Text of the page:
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The Most Important Mosque in China's long and rich History, a living relic of the Silk Road. Make a Full Tour of Xian's Great Mosque, established in 742 AD during the reign of Emperor Xuanzong (685-762) of the Tang Dynasty,
successor to the messenger of God (referring to Muhammad as Prophet).Some academics prefer to transliterate the term as Khalīf) to the Tang Emperor Gaozong (Li Zhi). This high level cultural and diplomatic exchange took place only 20 years after the death of the founder of the faith Muhammad, a time during which Chang 'An, the Capital of the Tang Empire was not only the largest but also the most international City in the World.
In the aftermath of the visit of Sa`ad ibn Abi Waqqas and in recognition of the importance of the Caliphate on the Arabian Peninsula, a mosque was constructed in the southern City of Guangzhou (Canton) in current day Guangdong Province. At Guangzhou, Muslim Traders sailing on the emerging Maritime Silk Road would dock for trading with the Tang Empire, hence the choice of location. This Mosque has long since disappeared.
Not many years later another Mosque was opened in the Tang Capital of Chang 'An. This Mosque, known as the Great Mosque of Xi'An, was originally founded in the year 742 AD, during the flourishing period of the Tang Dynasty under the Reign of Emperor Tang Xuanzong (712 AD - 756 AD). Today, a mosque still stands on this spot although the current structure was built in the 14Th Century AD. The so called Great Mosque of Xi'An is the Holiest Shrine of the Hui Ethnic Minority and can be visited inside the pittoresque Muslim Quarter of the Old City of Xi'An, formerly Chang'An and now the Capital of Shaanxi Province. The still very active Great Mosque of Xi'An ranks high on the list of the 11 remaining historic mosques in China, furthermore Xi'An's Great Mosque and its surrounding Lanes of the Muslim Quarter have been been included in the UNESCO listing as a World Cultural Heritage Site of Islamic Culture. Treasures include Caligraphy works by Mi Si dating from the Song Dynasty, A Hall of Stele Tablets from the Ming and Ching Dynasties with inscriptions in the Chinese, Arabic and Persian Languages and more.
After its introduction in China in the 7Th century Islam and Muslims played an important Role in Chinese History.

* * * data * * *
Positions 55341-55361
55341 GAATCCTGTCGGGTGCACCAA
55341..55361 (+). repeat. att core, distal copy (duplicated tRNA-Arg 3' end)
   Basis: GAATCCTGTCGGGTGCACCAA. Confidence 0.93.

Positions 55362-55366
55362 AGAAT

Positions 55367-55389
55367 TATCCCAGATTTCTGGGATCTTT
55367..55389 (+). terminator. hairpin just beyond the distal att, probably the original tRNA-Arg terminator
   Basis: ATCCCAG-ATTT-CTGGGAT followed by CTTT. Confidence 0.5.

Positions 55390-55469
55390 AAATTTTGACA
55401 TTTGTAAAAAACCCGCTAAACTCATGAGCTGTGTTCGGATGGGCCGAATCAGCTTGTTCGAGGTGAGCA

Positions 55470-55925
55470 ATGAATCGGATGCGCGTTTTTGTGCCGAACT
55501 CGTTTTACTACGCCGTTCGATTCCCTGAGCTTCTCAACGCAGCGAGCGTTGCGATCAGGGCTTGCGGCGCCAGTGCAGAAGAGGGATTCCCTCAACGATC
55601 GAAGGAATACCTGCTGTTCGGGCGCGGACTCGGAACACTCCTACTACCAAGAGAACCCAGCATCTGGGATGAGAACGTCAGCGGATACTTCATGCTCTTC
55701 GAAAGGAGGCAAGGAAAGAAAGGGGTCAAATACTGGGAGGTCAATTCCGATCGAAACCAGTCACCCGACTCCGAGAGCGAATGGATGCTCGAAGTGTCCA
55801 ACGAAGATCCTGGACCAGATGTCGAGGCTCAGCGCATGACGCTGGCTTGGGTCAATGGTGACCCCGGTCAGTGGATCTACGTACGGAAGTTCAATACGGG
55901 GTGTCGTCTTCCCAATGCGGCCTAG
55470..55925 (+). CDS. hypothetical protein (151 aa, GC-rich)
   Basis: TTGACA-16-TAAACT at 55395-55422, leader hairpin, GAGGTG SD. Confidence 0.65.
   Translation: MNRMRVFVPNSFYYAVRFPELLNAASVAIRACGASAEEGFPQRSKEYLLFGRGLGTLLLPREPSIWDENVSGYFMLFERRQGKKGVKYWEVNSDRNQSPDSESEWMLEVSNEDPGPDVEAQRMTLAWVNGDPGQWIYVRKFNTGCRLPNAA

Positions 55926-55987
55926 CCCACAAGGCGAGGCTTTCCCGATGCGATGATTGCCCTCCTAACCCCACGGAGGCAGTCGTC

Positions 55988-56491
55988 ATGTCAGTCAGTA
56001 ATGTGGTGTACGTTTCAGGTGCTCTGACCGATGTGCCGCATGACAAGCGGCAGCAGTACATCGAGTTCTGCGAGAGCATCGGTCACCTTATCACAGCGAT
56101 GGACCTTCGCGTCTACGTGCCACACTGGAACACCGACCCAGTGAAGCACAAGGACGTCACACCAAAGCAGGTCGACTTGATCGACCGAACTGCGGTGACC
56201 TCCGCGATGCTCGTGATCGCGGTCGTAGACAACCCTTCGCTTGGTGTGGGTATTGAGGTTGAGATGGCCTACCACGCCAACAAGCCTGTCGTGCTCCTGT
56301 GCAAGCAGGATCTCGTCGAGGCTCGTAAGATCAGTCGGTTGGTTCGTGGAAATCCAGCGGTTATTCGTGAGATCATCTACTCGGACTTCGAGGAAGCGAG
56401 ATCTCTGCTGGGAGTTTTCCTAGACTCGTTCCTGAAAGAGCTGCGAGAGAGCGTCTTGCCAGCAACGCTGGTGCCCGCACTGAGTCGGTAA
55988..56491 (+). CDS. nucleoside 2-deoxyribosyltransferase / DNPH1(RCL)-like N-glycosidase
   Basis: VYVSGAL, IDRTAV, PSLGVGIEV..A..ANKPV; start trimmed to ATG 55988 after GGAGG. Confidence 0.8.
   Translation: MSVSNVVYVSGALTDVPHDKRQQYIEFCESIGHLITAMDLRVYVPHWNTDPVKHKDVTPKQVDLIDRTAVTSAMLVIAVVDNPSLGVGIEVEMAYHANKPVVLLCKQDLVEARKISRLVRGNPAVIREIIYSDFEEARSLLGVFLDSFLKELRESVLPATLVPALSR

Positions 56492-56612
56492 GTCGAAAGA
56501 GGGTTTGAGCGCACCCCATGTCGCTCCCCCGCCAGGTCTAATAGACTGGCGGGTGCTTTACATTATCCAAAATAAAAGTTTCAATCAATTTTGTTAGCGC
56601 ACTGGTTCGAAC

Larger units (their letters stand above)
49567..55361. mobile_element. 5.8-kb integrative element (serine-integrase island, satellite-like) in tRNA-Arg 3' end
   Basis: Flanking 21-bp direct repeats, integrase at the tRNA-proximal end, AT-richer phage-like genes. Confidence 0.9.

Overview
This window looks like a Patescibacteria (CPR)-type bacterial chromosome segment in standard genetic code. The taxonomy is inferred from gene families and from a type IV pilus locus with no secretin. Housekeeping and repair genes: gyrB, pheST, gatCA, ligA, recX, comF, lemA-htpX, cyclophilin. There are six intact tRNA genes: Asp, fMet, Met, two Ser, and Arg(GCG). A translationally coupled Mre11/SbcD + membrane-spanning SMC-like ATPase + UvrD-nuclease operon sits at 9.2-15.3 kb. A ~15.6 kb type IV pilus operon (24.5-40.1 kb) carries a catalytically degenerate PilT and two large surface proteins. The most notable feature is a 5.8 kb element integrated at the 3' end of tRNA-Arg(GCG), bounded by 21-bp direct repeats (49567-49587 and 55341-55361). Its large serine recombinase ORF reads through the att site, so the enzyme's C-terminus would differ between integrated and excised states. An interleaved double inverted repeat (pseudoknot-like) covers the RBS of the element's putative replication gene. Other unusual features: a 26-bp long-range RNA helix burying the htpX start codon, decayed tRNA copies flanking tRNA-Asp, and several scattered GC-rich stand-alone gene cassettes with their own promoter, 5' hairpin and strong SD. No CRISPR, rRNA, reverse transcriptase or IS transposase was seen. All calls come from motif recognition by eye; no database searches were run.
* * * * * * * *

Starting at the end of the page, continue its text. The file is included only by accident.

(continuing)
Lanzhou, Capital of Gansu Province, China
Nanning, Capital of Guangxi Zhuangzu Zizhiqut, China
During the Song Dynasty Islam was already well established as one of the main religions of the Nation, although it played a minor role in comparison to Buddhism, Daoism and Confucianism. Islam was carried to China both through the land-bound Silk Road paths through which contacts with the Arabian Peninsula had already been established as early as the Han Dynasty (206 BC - 221 AD)(Reign of Hanhe Emperor), but also increasingly through Maritime Contacts through the South-China Sea and Indian Ocean, then from the Chinese Coast on to Chang'An the Capital.

Yangzhou, Jiangsu Province - Xianhe Mosque
Guangzhou (Canton), Guangdong Province - HuaiSheng Mosque
Hangzhou, Jiangsu Province - Fenghuang (Phoenix) Mosque
Quanzhou, Fujian Province - QingJing (Masjid Al-Sahab) Mosque
Four original mosques, known as the 4 historic Mosques, remain from the First Period of the Spread of Islam in China:
1) First and Foremost is the HuaiSheng Mosque in Guangzhou (Canton), Guangdong Province. The HuaiSheng Mosque was constructed during the Tang Dynasty Era. Reportedly it even dates from the year 627 AD, well before the year 651 AD and the first Islamic Dimplomatic Visit to the Tang Court (see above). The exact date of establishment however is unsure. Alledgely the HuaiSheng Mosque in Canton was founded by a succesful Arabic Trader, who is supposed to have been an Uncle to the Prophet Mohammad.